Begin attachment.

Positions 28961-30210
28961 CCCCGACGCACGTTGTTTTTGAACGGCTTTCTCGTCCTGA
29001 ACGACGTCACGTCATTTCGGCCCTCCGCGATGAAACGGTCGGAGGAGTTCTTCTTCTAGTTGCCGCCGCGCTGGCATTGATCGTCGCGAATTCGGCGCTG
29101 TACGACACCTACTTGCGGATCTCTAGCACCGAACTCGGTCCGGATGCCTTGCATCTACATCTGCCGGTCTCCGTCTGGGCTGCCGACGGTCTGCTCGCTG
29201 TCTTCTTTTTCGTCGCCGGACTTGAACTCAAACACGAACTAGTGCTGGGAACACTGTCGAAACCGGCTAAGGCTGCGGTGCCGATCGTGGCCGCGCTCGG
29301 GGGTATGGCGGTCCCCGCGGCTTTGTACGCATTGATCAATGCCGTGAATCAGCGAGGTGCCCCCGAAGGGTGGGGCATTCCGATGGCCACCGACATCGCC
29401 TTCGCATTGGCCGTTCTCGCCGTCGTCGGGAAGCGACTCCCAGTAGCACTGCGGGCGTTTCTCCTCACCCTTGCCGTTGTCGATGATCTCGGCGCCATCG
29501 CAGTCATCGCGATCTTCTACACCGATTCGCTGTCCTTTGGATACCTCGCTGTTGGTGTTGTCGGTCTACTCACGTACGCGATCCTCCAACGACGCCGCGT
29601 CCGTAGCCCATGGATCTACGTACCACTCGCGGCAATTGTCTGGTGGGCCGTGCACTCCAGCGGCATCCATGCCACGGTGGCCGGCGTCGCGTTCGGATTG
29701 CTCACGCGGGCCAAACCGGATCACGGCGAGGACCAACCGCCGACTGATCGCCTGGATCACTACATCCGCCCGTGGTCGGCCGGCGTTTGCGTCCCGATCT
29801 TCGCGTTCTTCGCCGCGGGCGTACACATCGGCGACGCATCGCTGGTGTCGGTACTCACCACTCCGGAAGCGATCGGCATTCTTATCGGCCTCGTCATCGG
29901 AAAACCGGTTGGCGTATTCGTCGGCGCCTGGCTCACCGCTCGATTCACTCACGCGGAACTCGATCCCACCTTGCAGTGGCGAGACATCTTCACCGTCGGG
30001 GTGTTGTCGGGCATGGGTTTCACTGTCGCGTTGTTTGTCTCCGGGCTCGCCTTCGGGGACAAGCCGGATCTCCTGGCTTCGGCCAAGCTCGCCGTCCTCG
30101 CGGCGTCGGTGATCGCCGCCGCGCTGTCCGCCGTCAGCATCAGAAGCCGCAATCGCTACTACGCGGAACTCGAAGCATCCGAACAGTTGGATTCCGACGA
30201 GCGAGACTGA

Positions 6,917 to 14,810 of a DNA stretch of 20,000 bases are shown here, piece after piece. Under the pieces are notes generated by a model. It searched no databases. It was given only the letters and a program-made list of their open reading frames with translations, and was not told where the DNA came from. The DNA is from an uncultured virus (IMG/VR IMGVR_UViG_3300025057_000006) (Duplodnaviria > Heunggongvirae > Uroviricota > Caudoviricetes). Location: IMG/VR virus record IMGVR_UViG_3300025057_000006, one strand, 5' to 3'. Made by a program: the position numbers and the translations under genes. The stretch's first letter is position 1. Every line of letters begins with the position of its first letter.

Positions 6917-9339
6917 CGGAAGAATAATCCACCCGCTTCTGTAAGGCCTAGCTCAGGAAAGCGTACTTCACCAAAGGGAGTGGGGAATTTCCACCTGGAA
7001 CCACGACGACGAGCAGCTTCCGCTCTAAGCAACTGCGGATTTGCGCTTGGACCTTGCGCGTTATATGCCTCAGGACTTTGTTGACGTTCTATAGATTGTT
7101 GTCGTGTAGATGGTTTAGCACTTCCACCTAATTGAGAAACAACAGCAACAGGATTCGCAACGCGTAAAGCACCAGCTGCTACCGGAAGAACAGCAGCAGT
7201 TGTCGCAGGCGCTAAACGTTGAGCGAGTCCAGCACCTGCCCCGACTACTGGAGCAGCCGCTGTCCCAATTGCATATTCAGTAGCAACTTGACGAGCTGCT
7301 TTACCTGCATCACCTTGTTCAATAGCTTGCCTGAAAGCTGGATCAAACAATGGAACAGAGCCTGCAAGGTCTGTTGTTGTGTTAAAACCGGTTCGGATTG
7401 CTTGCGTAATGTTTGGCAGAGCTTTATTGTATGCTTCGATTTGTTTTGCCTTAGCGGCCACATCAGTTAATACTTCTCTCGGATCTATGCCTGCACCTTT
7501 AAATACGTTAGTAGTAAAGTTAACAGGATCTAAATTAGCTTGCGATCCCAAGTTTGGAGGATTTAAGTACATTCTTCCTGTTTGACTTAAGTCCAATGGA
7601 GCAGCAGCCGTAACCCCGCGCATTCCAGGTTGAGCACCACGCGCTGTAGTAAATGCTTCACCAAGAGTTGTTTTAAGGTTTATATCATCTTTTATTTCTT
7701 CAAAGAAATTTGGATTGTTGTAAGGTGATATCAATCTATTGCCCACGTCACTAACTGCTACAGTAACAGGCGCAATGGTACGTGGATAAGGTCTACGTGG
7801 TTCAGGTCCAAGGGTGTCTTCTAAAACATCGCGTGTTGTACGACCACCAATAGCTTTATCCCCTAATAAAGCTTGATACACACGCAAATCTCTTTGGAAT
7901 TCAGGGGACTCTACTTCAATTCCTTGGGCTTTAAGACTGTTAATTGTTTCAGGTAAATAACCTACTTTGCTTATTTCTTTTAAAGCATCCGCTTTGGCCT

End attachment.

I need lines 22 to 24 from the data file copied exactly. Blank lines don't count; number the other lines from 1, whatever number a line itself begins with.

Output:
7301 TTACCTGCATCACCTTGTTCAATAGCTTGCCTGAAAGCTGGATCAAACAATGGAACAGAGCCTGCAAGGTCTGTTGTTGTGTTAAAACCGGTTCGGATTG
7401 CTTGCGTAATGTTTGGCAGAGCTTTATTGTATGCTTCGATTTGTTTTGCCTTAGCGGCCACATCAGTTAATACTTCTCTCGGATCTATGCCTGCACCTTT
7501 AAATACGTTAGTAGTAAAGTTAACAGGATCTAAATTAGCTTGCGATCCCAAGTTTGGAGGATTTAAGTACATTCTTCCTGTTTGACTTAAGTCCAATGGA